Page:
When the Airbus A380 made its maiden flight in 2005, a group of dreamers thought up the idea of building an aeroplane that could fly almost non-stop using only solar energy. Despite an inauspicious start due to some financial problems, the project finally went ahead until the first prototype took flight in 2009.
Solar Impulse is, without doubt, a brave, resolute initiative that has much to contribute in the field of energy efficiency and the aerospace industry.
It is well known that one of the aeronautical industry’s R&D&I priorities – always after seeking advances in safety – is to achieve greater efficiency in aircraft. The targets include, among others, reducing fuel costs per seat and minimising pollution. Great strides are being made to attain these aims with ever more efficient aircraft in all respects. The Boeing 787 or the Airbus A350 could be cited as examples. But let’s look into a much more radical story.
As a matter of fact, the challenge faced by Solar Impulse is to build an aircraft that can stay in the air permanently without stopping by only using the sun as a source of energy and without using any fossil fuels at all. During the day, energy is obtained directly through photovoltaic cells and, at the same time, a series of lithium-ion polymer batteries are recharged which will serve to fly at night.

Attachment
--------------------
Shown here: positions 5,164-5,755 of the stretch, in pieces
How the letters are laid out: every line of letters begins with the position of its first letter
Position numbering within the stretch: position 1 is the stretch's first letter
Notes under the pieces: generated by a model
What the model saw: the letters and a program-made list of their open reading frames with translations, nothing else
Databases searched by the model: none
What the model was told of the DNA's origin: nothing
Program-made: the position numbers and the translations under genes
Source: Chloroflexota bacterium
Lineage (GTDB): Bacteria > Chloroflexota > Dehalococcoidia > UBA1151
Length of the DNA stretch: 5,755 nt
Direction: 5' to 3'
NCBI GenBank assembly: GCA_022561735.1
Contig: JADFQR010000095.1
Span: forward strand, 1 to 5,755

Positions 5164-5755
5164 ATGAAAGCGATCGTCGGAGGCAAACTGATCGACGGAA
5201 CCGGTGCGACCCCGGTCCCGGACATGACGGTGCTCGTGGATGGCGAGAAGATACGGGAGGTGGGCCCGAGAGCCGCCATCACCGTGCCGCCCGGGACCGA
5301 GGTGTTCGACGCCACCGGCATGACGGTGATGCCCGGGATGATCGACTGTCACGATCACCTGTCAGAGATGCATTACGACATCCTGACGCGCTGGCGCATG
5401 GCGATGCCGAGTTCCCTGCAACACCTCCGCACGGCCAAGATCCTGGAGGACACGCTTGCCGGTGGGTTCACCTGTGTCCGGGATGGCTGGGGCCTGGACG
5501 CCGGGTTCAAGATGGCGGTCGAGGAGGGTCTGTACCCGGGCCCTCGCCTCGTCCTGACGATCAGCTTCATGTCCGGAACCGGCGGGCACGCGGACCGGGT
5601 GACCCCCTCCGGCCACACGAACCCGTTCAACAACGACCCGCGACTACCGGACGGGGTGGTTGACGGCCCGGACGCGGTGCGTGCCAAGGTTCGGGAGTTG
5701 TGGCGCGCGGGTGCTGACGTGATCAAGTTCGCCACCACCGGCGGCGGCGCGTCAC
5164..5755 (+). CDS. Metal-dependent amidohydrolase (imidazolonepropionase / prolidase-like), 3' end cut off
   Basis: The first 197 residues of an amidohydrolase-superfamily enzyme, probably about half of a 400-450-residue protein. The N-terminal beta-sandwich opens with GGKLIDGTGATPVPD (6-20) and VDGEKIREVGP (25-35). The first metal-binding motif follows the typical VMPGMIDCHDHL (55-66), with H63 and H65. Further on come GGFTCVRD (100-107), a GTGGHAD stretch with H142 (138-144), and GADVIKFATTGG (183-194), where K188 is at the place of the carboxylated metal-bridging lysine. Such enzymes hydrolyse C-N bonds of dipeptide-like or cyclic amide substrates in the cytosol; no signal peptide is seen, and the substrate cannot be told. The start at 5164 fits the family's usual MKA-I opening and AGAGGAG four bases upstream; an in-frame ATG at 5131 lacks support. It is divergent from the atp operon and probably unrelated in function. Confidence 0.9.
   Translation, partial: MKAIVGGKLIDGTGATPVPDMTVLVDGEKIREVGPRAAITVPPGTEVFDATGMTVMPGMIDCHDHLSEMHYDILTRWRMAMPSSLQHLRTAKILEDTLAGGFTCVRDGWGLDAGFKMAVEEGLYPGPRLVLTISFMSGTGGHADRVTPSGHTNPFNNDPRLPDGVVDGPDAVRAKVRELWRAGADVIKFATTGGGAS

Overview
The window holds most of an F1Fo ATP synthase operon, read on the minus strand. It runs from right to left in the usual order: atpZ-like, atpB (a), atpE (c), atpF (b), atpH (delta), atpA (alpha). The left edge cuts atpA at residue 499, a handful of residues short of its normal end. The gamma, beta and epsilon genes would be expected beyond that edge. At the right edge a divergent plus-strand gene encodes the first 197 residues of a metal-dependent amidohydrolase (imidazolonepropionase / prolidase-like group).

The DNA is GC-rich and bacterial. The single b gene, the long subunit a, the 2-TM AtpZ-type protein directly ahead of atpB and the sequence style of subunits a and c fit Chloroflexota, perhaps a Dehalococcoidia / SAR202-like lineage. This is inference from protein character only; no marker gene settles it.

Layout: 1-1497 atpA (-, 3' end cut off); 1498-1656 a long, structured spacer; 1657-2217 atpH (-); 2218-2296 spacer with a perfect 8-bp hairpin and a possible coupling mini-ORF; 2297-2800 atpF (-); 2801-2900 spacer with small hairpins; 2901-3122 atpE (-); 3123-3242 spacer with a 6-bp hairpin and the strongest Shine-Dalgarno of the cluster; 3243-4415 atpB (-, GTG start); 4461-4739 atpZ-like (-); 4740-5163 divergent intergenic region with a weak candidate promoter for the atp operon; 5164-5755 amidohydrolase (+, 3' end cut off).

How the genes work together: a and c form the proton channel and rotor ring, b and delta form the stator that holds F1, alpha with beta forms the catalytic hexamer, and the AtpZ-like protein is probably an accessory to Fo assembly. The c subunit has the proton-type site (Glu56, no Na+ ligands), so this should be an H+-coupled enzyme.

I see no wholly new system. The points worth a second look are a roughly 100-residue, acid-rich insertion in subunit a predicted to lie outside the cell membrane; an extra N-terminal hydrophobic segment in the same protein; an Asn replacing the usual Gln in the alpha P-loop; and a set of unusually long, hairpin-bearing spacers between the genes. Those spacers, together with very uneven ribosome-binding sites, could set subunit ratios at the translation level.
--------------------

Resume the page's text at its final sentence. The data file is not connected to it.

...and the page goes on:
The aircraft weighs 2.3 tonnes and is 22 metres long. It has a wingspan of 72 metres and its secret resides in the 17,248 photovoltaic cells arranged throughout its structure. Its cruising speed is of around 90 km/h.
This project’s most recent model, the Solar Impulse 2, took off from Abu Dhabi at the beginning of March with the aim of circling the planet without using any fossil fuel in an adventure that is scheduled to last five months.
Some sceptics believe this project is no more than a scientific divertimento, which will not lead to any significant advances for the aeronautical industry. On the other hand, many others are convinced that we still have a long way to progress in the knowledge of materials, energy optimisation, the efficiency of engines and how to make better use of natural sources of energy. Solar Impulse is, without doubt, a brave, resolute initiative that has much to contribute in this field.
You can find an interesting video here that will provide you with further details on the Solar Impulse project, as well as on the project to circle the globe which has just begun.
Visit the official website of this amazing project: www.solarimpulse.com